Winner 1964  Karen Hantze Susman  Margaret Court Lesley Turner Bowrey 3–6, 6–2, 6–4
Runner-up 1965  Karen Hantze Susman  Carole Caldwell Graebner Nancy Richey Gunter 4–6, 4–6
Winner 1967  Rosemary Casals  Mary Ann Eisel Curtis Donna Floyd Fales 4–6, 6–3, 6–4
Runner-up 1966  Rosemary Casals  Maria Bueno Nancy Richey Gunter 3–6, 4–6
Winner 1974  Rosemary Casals  Françoise Dürr Betty Stöve 7–6, 6–7, 6–4
Open Era 
Runner-up 1968  Rosemary Casals  Maria Bueno Margaret Court 6–4, 7–9, 6–8
Winner 1978  Martina Navratilova  Kerry Melville Reid Wendy Turnbull 7–6, 6–4
Runner-up 1973  Rosemary Casals  Margaret Court Virginia Wade 6–3, 3–6, 5–7
Winner 1980  Martina Navratilova  Pam Shriver Betty Stöve 7–6, 7–5
Runner-up 1975  Rosemary Casals  Margaret Court Virginia Wade 5–7, 6–2, 6–7
Runner-up 1979  Martina Navratilova  Betty Stöve Wendy Turnbull 5–7, 3–6

King in US Open finals (mixed doubles)

Partner Year  Partner  Opponents  Score
Winner 1967  Owen Davidson  Rosemary Casals Stan Smith 6–3, 6–2
Open Era 
Runner-up 1975  Fred Stolle  Rosemary Casals Richard Stockton 3–6, 6–7
Winner 1971  Owen Davidson  Betty Stöve Rob Maud 6–3, 7–5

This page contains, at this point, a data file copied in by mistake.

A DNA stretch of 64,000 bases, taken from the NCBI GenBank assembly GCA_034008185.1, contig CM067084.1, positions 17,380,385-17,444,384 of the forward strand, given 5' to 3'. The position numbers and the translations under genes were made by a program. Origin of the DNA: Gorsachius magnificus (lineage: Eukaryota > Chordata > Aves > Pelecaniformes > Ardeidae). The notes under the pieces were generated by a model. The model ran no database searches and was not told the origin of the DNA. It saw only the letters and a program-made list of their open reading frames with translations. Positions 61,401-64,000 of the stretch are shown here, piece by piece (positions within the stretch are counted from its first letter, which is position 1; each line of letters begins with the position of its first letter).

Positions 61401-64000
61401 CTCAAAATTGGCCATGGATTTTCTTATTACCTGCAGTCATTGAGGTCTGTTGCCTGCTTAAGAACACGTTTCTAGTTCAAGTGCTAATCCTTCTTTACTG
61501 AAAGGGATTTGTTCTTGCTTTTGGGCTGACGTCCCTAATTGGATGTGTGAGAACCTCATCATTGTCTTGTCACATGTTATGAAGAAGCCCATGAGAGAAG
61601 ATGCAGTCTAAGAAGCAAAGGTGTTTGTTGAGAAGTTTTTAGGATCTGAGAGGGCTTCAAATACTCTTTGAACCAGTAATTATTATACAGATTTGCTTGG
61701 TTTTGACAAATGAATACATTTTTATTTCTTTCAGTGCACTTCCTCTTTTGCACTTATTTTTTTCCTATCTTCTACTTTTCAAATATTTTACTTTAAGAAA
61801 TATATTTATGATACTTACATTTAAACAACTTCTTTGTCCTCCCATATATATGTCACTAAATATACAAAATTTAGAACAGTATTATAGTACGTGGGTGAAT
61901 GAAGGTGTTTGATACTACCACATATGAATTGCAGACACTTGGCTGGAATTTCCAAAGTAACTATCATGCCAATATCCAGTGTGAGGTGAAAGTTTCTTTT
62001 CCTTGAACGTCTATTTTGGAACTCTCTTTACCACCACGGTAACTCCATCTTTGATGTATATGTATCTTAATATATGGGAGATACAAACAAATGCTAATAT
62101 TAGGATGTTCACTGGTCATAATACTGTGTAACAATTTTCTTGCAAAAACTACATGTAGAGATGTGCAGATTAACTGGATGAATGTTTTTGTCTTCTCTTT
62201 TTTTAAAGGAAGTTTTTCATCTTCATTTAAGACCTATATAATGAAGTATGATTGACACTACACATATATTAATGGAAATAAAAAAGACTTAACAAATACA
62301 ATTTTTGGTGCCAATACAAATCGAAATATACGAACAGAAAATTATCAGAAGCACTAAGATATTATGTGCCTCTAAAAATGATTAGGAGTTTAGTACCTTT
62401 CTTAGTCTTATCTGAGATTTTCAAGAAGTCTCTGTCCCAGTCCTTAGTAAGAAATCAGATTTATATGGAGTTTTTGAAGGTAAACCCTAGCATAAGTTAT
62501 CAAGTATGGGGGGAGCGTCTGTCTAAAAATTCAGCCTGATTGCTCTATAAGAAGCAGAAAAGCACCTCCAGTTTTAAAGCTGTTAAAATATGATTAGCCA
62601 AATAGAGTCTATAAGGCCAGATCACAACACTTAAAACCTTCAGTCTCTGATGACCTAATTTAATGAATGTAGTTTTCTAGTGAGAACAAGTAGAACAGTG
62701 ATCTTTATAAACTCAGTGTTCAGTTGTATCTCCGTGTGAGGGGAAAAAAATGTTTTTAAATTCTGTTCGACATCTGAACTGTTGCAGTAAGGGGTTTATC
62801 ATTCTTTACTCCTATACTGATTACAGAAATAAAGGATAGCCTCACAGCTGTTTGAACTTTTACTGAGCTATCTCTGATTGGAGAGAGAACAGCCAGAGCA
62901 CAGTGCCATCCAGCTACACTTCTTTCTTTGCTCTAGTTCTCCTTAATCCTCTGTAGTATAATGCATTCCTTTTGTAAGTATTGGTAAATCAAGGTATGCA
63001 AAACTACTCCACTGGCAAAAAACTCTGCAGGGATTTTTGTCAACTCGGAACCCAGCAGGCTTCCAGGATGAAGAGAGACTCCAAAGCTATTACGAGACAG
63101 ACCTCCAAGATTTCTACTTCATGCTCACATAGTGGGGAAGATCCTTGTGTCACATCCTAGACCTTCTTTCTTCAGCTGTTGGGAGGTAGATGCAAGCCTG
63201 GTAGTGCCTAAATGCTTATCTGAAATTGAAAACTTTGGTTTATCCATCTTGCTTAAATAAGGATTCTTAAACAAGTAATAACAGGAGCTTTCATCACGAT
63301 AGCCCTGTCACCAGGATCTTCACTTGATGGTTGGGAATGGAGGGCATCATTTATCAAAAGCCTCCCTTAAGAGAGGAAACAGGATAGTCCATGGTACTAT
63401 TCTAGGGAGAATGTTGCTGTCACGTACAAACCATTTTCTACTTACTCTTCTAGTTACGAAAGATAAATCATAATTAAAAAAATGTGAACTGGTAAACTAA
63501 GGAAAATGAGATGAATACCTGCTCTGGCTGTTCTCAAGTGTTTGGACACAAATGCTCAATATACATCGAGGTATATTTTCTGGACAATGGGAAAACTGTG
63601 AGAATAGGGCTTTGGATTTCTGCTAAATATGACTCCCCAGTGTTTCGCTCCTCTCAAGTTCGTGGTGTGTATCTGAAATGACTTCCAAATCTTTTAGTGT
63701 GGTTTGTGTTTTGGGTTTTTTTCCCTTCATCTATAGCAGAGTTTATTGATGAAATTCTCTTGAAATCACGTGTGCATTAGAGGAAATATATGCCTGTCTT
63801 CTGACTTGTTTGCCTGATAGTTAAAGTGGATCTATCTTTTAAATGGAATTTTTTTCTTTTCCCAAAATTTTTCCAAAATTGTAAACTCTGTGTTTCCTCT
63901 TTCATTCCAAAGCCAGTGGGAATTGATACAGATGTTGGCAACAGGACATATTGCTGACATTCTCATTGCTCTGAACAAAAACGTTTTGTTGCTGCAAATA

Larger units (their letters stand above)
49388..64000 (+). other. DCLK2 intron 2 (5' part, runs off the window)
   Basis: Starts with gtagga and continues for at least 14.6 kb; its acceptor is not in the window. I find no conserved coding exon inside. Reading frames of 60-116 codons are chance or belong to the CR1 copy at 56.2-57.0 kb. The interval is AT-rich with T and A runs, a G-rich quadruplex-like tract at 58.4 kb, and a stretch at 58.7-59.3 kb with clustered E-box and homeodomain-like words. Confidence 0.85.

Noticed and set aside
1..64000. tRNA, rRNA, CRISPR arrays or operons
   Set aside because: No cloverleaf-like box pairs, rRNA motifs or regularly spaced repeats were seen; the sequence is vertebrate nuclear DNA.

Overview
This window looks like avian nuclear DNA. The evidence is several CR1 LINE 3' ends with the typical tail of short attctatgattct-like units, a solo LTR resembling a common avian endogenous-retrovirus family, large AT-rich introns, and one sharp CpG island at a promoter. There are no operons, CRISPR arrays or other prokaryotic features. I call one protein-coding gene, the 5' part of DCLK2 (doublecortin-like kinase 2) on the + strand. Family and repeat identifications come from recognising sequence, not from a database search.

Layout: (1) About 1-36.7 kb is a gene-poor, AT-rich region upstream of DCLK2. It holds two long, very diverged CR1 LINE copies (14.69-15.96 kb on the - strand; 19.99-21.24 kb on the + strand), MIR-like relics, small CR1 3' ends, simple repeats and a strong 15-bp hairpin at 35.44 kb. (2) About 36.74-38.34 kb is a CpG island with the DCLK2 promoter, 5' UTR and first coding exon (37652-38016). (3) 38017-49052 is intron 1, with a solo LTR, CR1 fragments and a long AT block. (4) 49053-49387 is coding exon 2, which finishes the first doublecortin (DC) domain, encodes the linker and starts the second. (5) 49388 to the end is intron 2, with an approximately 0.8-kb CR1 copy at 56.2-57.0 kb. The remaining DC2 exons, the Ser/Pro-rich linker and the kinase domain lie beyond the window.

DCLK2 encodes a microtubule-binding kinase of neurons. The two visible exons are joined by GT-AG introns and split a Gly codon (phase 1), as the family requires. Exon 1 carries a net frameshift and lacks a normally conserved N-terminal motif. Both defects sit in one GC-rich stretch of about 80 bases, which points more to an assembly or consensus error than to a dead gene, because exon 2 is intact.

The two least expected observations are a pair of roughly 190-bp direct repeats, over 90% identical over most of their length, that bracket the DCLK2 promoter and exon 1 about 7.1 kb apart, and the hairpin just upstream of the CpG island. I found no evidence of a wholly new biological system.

Runner-up 1977  Vitas Gerulaitis  Betty Stöve Frew McMillan 2–6, 6–3, 3–6
Winner 1973  Owen Davidson  Margaret Court Marty Riessen 6–3, 3–6, 7–6
Runner-up 1978  Ray Ruffels  Betty Stöve Frew McMillan 3–6, 6–7
Winner 1976  Phil Dent  Betty Stöve Frew McMillan 3–6, 6–2, 7–5

In New York, she was up against the best en route her titles in 1971, 72 and 74 in players such as Chris Evert, Rosemary Casals, Margaret Court, Kerry Melville, Julie Heldman and Evonne Goolagong. And with her brand of attacking tennis she flourished on the grass courts that the US Open was played on till 1975. (The US Open changed its surface from grass to clay in 1975 and then to hard court in 1978)

With a height of under 5’5”, her biggest strength was her court speed which made up for her relative lack of reach. Her official website describes her strengths as “unparalleled court speed, forceful net game, and fierce competitiveness.”

She was adept at serve and volley, relying on it in the mid-70s when many focussed on the baseline, her aggressive game at the net and competitiveness made her a force to reckon with. She was also incredibly fit and agile, a fact that helped her win Major titles till 1975, when she was well over 30 years – an age that even modern players have struggled with physicality.

This is how Steve Tignor described King’s game in a profile on, celebrating the 50 greatest tennis players.

“She was an unceasing attacker who used speed rather than stature to cover the net and pressure opponents. She was also a more overtly passionate and emotional player than her most of her reserved amateur-era opponents; she threw herself into every shot, and into every match. But as King showed in her most famous victory, over Bobby Riggs in the Battle of the Sexes, she was also a savvy tactician who could adapt her game to her opponent.”  

For those who could not watch Billie Jean King at her prime, here’s a look at her winning performances at the US Open, a chance to see one of the greatest in the game at her best:


Bonus viewing: Billie Jean King at Wimbledon